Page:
12 challenges in supplier, vendor selection
Choosing a control system is intimidating simply because it's not a job anyone does every day and because continuous "marketing embellishment" makes so many solutions indistinguishable, according to Dave Woll, enterprise integration vp, ARC Advisory Group (Dedham, Mass., www.arcweb.com). To help users wring emotion out of this process and instill the consistency needed to secure the most ...
Choosing a control system is intimidating simply because it's not a job anyone does every day and because continuous "marketing embellishment" makes so many solutions indistinguishable, according to Dave Woll, enterprise integration vp, ARC Advisory Group (Dedham, Mass., www.arcweb.com ). To help users wring emotion out of this process and instill the consistency needed to secure the most useful systems and suppliers, Mr. Woll and ARC have several basic suggestions:
Users should begin by developing a common, in-house understanding of their specific issues and objectives. "This is by far the most difficult task in vendor selection and building a control system," says Mr. Woll. "People need to sit down, truly think about their manufacturing needs, and develop cross-functional teams to seek common agreement on their requirements." This understanding can then direct research on potentially useful systems and suppliers. "This may be obvious, but there's a natural tendency in these fast-paced times to sometimes sacrifice the time needed to properly define manufacturing problems and requirements," he adds.
To lessen vendors' superficial similarities, users must learn as much as possible about them and their systems. To aid this research, draft clear, complete specifications, and even improve suppliers' understanding, Mr. Woll says users must form detailed definitions of an ideal control system's capabilities, and then tailor those definitions to fit their application's specific needs. These tailored definitions can be used to draft specifications that help resolve some of the usual differences in suppliers' proposals and bids.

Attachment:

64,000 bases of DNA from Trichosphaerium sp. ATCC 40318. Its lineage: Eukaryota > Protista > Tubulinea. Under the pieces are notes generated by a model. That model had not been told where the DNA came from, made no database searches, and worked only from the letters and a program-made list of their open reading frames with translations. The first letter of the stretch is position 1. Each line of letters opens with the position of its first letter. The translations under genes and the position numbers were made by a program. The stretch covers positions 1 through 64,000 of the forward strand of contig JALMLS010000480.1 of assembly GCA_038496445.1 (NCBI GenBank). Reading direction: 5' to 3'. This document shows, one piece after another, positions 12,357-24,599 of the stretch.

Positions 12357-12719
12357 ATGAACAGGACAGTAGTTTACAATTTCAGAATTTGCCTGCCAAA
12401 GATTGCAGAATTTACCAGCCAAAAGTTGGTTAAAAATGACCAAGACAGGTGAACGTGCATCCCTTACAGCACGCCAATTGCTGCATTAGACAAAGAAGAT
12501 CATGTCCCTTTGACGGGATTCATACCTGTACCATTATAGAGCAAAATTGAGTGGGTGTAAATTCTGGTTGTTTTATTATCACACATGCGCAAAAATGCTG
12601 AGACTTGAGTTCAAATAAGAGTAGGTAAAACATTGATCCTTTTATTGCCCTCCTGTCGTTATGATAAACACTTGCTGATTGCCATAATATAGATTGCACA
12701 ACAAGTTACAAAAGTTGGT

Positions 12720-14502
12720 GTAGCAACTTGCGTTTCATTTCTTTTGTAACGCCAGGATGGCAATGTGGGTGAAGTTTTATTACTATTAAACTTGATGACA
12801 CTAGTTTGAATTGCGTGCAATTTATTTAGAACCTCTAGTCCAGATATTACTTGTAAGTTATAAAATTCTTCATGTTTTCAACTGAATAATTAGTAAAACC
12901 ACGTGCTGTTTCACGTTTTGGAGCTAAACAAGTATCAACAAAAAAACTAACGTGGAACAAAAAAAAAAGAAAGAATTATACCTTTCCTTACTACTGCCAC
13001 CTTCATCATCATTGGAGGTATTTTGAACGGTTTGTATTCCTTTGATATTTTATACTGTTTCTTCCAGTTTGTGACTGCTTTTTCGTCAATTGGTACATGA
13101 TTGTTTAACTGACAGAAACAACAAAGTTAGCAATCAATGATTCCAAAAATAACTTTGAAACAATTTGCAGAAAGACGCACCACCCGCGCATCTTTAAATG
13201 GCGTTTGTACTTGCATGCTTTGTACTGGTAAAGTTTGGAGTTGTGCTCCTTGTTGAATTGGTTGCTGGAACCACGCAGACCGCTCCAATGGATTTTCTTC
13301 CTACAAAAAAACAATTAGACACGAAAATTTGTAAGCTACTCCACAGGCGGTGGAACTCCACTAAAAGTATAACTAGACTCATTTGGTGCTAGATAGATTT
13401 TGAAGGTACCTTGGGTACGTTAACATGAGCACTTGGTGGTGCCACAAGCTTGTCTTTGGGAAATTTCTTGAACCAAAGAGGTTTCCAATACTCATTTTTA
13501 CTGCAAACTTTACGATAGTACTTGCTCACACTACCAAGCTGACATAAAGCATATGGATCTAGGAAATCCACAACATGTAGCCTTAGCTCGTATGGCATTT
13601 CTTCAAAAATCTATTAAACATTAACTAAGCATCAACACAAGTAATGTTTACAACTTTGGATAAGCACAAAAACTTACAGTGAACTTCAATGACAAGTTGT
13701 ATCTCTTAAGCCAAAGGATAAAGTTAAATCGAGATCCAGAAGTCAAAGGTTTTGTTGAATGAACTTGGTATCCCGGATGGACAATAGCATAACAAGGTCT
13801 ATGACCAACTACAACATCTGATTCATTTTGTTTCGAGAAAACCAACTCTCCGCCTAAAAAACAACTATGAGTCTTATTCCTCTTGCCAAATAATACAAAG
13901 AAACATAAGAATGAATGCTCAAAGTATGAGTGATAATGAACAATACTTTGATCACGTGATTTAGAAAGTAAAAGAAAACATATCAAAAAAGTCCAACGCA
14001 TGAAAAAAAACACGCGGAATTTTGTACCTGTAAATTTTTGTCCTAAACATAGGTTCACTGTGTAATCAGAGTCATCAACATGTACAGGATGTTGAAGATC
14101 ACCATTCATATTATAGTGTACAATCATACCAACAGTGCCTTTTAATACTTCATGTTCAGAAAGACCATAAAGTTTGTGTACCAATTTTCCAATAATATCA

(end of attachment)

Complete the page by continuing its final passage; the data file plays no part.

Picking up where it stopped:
Seek to maximize network and control system lifecycles and preserve capital investment by basing new purchases on their ability to extend the typical control system's 15-year lifecycle; reconcile disparate legacy systems and draft a component replacement schedule; and require that suppliers provide "keep current" strategies for their systems. Mr. Woll adds these strategies are so important because maintenance affects about 80% of a control system's total cost of ownership (TCO), while buying a system usually constitutes only 20% of its TC). Longer lifecycles mean users need to know even more about prices they'll likely pay in the future.
Secure fair prices by using specific system requirements to help gather prevailing market data, and then factor this price data into individual systems' specifications.
Prevent project costs from escalating by asking suppliers to commit to long-term pricing strategies.
When evaluating systems, components, and suppliers, evaluate how closely they meet specifications and how well they'll be able to boost network or control system performance. "Don't worry about who is cheapest. Be concerned with who delivers the most value to your system's lifecycle," says Mr. Woll. "No supplier will satisfy every requirement, but decisions are made on which delivers the best available solution."
To get a project's team members to assume ownership of the selection process, emphasize the learning process they used to define network or control system needs, objectives, and commonly agreed on requirements. Also, seek to divide a project into separate tasks that can be assigned to individual team members.
To help make a team creative and effective, Mr. Woll says management should support the team's need to understand details of the project, but the team shouldn't have to create detailed descriptions of each system. "Focusing on the user's project details, rather than each vendors' system details, can save users 80% on the selection process and give them a better solution," he adds.
Using its detailed requirements and specifications, the project team can also document its decisions during the selection process and explain its reasoning to management. Consistent documentation then allows suppliers to be rated quantitatively, and provides an audit trail of the team's decisions.
Develop and use specifications that are rigorous enough to form the basis for actual purchase orders. This will also aid vendor understanding.
Repeat this selection process to aid continuous improvement, and help evaluate how well long-term suppliers are meeting requirements.
Use this process to help satisfy traditional due diligence responsibilities.
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